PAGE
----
“At the beginning, it was a simple picnic amongst friends in the Bois de Boulogne,” reminisced François Pasquier. “It could have been one of those meals amongst friends that goes badly, but since it went well, we did it again the next year.”
In 1988, Pasquier organized the first of many Dîner en Blanc on the outskirts of Paris. At the time, he had no goals other than to host a nice soirée among friends, all dressed in white so they’d be able to find each other amongst the pedestrians walking the Bois de Boulogne. In less than three decades, the pop-up dinner party concept has expanded into 79 cities around the world, including New York, which hosted its seventh Dîner en Blanc on August 22nd on the steps of Lincoln Center.
As tradition dictates, the location of the fête is revealed only an hour before beginning at 7:30pm, when guests twirl their white napkins in the air to signal the start. After having assembled at the 26 meeting points throughout the city, the 5,000 participants converged on the terrace of Lincoln Center to set up their tables and chairs, organize their DIY décor, and lay out their picnics.
Even though Dîner en Blanc is no longer attended solely by the original crew of ephemeral partygoers, the concept itself has remained intact. “For every edition, we’ve hosted a joyous event, classic and elegant, which forms a real connection between people,” says Gilles Amsallem, co-organizer of the New York edition of Dîner en Blanc.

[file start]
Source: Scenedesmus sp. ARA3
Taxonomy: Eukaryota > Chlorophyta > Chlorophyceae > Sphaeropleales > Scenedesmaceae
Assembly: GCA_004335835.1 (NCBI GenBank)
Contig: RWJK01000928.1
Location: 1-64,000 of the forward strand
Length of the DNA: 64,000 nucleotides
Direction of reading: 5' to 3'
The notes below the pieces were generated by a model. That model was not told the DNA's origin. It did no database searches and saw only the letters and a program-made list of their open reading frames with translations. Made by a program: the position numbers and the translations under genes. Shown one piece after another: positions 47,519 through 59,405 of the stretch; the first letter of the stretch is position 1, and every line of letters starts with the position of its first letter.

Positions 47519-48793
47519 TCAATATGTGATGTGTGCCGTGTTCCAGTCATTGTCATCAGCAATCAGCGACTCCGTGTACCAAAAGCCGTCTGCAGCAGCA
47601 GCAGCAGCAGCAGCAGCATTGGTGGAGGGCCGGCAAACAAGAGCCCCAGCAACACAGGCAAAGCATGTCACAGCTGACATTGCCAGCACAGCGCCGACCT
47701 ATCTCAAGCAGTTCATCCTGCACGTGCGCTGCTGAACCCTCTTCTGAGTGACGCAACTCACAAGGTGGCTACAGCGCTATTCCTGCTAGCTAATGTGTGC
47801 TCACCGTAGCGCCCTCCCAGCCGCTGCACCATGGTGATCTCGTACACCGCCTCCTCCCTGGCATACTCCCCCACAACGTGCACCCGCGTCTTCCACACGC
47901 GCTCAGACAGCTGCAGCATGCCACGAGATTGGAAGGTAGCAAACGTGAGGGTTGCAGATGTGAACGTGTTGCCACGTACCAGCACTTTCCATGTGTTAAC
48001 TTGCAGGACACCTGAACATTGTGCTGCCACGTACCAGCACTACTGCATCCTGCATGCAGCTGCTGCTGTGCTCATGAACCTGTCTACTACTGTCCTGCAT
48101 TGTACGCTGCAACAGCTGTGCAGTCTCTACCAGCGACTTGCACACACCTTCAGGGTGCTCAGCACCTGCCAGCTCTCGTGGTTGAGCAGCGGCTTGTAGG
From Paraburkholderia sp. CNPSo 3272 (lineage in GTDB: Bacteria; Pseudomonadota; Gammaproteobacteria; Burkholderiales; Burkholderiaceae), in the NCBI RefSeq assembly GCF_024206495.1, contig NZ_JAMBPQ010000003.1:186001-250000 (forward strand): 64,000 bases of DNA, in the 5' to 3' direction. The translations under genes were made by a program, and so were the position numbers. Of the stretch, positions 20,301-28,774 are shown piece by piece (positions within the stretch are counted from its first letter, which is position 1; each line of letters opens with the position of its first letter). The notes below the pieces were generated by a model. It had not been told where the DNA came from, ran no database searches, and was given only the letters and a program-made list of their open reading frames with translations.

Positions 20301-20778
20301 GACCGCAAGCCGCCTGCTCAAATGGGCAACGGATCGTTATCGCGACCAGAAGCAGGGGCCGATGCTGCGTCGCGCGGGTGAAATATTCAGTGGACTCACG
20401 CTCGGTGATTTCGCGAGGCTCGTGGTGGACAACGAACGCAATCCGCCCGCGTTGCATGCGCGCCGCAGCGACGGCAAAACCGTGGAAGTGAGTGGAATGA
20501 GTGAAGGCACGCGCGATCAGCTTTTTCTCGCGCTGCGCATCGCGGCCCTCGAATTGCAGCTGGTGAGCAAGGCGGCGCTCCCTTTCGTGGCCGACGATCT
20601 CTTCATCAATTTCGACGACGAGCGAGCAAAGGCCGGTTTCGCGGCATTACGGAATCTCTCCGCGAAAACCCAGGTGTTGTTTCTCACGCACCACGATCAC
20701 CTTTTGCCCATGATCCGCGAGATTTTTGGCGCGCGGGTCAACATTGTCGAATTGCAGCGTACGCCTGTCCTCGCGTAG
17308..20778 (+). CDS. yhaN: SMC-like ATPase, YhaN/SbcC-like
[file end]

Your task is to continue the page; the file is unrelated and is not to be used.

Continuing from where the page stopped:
Though attending the dîner is chic and prestigious, it’s more than that, says founder Pasquier: “At its core is the elegance of the heart, which translates into an elegance in clothing. Its uniformity is a manner of saying, ‘we are all equal.‘”
“The effort that people made to dress, set their tables and create decorations is incredible,” saidAshley, an American attending her first Dîner en blanc. “But what I enjoy the most is the diversity. You have so many people of all ages and all backgrounds enjoying together this beautiful night.”
From the beginning of the event to the end, spontaneity is key. “It’s a very french style of organization, which unsettles many Americans,” muses Pasquier. “In any event, Dîner en Blanc is a success because its original spirit can be reproduced everywhere: we’re among friends, and surely that’s the most important thing.”